Jump to content
JeffEvarts

Missing Tool! How to make a drawplate with "simple/early" tools

Recommended Posts

Hello hammerfolk!

I considered posting this to the tools forum, but that forum seemed to have a lot of high-tech answers, and this one less so.

I am wondering what it takes to make a wire drawplate using hammer/tong/anvil tooling and wrought iron material. To me it's obvious how to do it if you have an augur with HSS/carbide tip, but wire drawing (for gold and silver, and I presume copper) went down to hair-like fineness in the Egyptian days. How would you make such a tiny hole in a hard material  without sharp edges, burrs, or irregularities? If I was asked to design a process for anything down to 1/8 inch, or even 1/16, I  think I could do it with just poking narrow hard pointy things through hot iron, then massaging them with a BP hammer... but litz wire goes down to 0.03mm, and I have no idea how to get there with "normal" tools and materials.

Reminder: This is for the process for making the drawplate, not the process of drawing the wire.

If anyone has a pointer to a process description, I'd be grateful. If anyone wants to make a Youtube video showing how to do it, I'd be thrilled.

Thank you kindly,

-Jeff Evarts

P.S. There's some evidence (if you're generous) that gemstones may have been used as drawplates, but the question "how did they make a fine, smooth conical hole in a hard material" remains.

Share this post


Link to post
Share on other sites

This actually does go in the tools and toolmaking section and I'll put it there, but as far as I'm aware early wire was not drawn.  It was hammered and rolled.  The earliest evidence of a drawplate I know of is ca. 1000 AD.  I am quite willing to be proven wrong, of course!  And I can't answer the question of really fine holes even in those.

Share this post


Link to post
Share on other sites

The draw plates I know of from Scandinavia are:

A couple from the Mastermyr chest

One from the Bygland smiths grave

One from Sigtuna in Sweden.

Unfortunately I don't have dates for the last two.

This link discuss Roman wire making by rolling and drawing. https://www.topoi.org/project/d-5-5-1/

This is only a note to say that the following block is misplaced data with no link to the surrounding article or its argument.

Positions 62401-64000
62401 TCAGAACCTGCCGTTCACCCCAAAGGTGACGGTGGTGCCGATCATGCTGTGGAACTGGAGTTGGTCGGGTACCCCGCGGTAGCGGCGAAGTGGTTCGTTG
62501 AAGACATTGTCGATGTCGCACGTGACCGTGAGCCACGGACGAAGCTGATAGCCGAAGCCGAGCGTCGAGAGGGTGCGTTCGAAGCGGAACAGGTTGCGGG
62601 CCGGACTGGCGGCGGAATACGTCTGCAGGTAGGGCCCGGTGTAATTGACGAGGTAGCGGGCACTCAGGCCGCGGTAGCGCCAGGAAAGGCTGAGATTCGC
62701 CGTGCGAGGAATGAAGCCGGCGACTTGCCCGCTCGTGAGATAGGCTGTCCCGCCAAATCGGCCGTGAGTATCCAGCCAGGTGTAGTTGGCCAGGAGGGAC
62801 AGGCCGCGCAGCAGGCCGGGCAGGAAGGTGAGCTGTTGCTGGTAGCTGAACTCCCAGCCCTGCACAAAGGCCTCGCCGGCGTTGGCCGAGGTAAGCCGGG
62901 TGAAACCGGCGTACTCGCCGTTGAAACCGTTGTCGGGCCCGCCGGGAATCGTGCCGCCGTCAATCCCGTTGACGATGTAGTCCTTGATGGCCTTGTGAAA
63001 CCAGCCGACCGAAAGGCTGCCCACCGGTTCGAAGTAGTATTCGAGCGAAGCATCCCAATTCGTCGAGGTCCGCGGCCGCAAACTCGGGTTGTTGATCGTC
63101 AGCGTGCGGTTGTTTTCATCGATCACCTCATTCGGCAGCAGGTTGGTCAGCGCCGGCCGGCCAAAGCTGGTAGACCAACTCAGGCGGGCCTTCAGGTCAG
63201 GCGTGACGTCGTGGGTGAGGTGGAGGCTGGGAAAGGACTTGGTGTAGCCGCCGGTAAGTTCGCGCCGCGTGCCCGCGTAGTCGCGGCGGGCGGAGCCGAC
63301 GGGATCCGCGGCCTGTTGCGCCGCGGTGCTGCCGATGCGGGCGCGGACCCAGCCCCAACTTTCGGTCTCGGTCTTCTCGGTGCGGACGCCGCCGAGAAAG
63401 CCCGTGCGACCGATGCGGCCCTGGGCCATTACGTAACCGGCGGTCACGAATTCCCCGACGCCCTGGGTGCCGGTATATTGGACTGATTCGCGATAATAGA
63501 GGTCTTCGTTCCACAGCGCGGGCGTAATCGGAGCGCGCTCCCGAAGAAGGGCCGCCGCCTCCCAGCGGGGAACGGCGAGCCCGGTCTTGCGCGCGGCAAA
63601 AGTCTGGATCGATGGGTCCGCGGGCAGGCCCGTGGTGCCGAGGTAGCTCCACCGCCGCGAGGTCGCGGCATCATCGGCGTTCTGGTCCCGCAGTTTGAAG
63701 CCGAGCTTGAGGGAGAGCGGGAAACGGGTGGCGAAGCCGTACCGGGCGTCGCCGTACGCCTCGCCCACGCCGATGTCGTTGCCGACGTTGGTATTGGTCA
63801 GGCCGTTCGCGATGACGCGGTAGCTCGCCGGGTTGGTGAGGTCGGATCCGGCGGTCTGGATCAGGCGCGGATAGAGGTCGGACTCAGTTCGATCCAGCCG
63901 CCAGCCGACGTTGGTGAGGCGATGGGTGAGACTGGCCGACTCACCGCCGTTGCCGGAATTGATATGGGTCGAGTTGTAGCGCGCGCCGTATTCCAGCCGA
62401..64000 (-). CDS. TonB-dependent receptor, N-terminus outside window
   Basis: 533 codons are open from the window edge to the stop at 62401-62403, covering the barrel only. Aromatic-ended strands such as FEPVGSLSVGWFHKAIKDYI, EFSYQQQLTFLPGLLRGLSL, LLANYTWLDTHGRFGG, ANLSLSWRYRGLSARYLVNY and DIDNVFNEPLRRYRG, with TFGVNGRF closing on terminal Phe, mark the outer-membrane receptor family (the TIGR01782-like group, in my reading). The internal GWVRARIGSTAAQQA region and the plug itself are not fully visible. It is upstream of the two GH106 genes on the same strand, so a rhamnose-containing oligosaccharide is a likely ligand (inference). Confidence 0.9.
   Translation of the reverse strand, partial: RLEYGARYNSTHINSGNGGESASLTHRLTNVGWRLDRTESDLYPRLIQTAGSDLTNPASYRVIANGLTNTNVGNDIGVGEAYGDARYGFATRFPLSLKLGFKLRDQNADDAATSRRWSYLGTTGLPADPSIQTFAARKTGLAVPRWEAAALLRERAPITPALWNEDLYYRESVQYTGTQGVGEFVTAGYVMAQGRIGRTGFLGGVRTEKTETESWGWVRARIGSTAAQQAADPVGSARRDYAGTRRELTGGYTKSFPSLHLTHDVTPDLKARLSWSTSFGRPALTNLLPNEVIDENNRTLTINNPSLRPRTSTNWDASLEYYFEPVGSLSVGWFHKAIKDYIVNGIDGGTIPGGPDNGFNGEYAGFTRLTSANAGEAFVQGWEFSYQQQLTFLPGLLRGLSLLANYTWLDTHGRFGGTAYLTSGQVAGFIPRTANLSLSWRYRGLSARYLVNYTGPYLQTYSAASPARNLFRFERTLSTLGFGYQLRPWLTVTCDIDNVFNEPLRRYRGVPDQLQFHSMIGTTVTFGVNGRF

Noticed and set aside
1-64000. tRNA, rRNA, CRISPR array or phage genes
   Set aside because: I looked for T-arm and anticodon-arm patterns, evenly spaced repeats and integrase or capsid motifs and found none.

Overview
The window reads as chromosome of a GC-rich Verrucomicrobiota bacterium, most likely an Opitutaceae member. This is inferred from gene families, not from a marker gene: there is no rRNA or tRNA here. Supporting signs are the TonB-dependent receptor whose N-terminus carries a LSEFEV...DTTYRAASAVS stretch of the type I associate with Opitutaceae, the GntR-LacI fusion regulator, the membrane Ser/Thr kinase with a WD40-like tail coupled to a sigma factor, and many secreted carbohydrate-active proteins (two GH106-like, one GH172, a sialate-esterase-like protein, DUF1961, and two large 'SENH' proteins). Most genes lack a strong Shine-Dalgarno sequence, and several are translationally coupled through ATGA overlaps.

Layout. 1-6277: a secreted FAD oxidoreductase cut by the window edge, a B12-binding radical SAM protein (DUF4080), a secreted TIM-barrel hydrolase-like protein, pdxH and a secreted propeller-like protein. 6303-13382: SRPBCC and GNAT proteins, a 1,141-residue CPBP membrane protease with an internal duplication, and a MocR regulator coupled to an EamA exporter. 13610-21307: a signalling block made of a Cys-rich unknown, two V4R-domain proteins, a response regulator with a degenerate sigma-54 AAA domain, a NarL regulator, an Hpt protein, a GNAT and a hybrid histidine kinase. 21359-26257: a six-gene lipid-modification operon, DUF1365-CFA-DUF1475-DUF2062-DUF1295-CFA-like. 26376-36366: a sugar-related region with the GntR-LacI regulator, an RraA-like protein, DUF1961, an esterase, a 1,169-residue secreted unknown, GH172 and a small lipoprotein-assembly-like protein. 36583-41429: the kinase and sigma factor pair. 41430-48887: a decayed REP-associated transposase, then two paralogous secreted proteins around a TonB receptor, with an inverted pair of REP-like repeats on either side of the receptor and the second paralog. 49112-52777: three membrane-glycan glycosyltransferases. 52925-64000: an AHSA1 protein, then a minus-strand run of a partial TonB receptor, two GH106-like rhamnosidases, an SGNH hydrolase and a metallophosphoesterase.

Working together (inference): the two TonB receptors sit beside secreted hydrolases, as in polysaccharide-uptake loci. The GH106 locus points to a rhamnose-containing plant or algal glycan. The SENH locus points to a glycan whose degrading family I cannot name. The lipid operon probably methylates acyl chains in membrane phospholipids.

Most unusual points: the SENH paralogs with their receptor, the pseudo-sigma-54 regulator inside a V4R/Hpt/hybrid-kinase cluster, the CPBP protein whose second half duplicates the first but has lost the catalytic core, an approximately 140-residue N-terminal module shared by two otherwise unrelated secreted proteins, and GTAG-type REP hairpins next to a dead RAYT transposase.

Share this post


Link to post
Share on other sites

Alan, Dan, and Jeppe,

Thanks for the replies! I'm not so concerned about when the drawplate arrived compared to how it was first made (well).

Consider the following challenge: You're given a few kilos of wrought iron, a forge, anvil, hammers and tongs, and 100g (3 t oz) of silver (or if you're rich, gold) and asked to produce the thinnest 10 meter long round wire you can. What would you do?

Jeppe: That link took me to an abstract, not the project. Is there another link?

-Jeff

Share this post


Link to post
Share on other sites

Jeff Is this a rhetorical question , an intellectual challenge or is this something you are needing? Have you experimented with this technique or at least hypothesized ? What have you done up to now?.

Share this post


Link to post
Share on other sites

I've  drawn platinum wire through a jewler's drawplate rig, but that just consisted of hammering a point onto thick wire, then feeding it through a pre-existing drawplate, repeat ad tiny-um. It already had a very nice graduated steel drawplate, and I was wondering how the first ones got made.

I am (as of now) completely unable to make any of these things, so I'm not speaking from a position of any knowledge whatsoever. I'm just wondering what steps would be involved in creating significant lengths of metallic (conductive) wire in the preindustrial era. I guess that counts as an intellectual challenge.

-Jeff

Share this post


Link to post
Share on other sites

Leaving history out of it, a preindustrial way to get a tiny conical polished hole would be with a bow drill using a pointy bit of bone or thorn charged with an abrasive slurry. It would require several changes of the tip, of course.